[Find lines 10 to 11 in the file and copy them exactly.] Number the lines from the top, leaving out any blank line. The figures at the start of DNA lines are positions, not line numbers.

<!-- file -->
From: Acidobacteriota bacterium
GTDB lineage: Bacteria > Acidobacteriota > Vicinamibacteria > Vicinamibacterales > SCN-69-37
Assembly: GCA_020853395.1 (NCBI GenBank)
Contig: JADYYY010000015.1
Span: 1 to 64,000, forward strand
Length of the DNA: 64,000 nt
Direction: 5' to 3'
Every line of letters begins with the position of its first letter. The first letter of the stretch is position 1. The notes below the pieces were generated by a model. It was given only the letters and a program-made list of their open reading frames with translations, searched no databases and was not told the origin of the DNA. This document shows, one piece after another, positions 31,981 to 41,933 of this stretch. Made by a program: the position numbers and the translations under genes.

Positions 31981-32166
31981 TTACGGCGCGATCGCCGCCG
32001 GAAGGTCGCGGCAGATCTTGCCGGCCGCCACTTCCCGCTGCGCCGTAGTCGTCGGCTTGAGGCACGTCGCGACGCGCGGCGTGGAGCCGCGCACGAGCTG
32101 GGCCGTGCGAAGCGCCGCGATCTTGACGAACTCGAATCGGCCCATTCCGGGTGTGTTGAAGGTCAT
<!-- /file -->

31981 TTACGGCGCGATCGCCGCCG
32001 GAAGGTCGCGGCAGATCTTGCCGGCCGCCACTTCCCGCTGCGCCGTAGTCGTCGGCTTGAGGCACGTCGCGACGCGCGGCGTGGAGCCGCGCACGAGCTG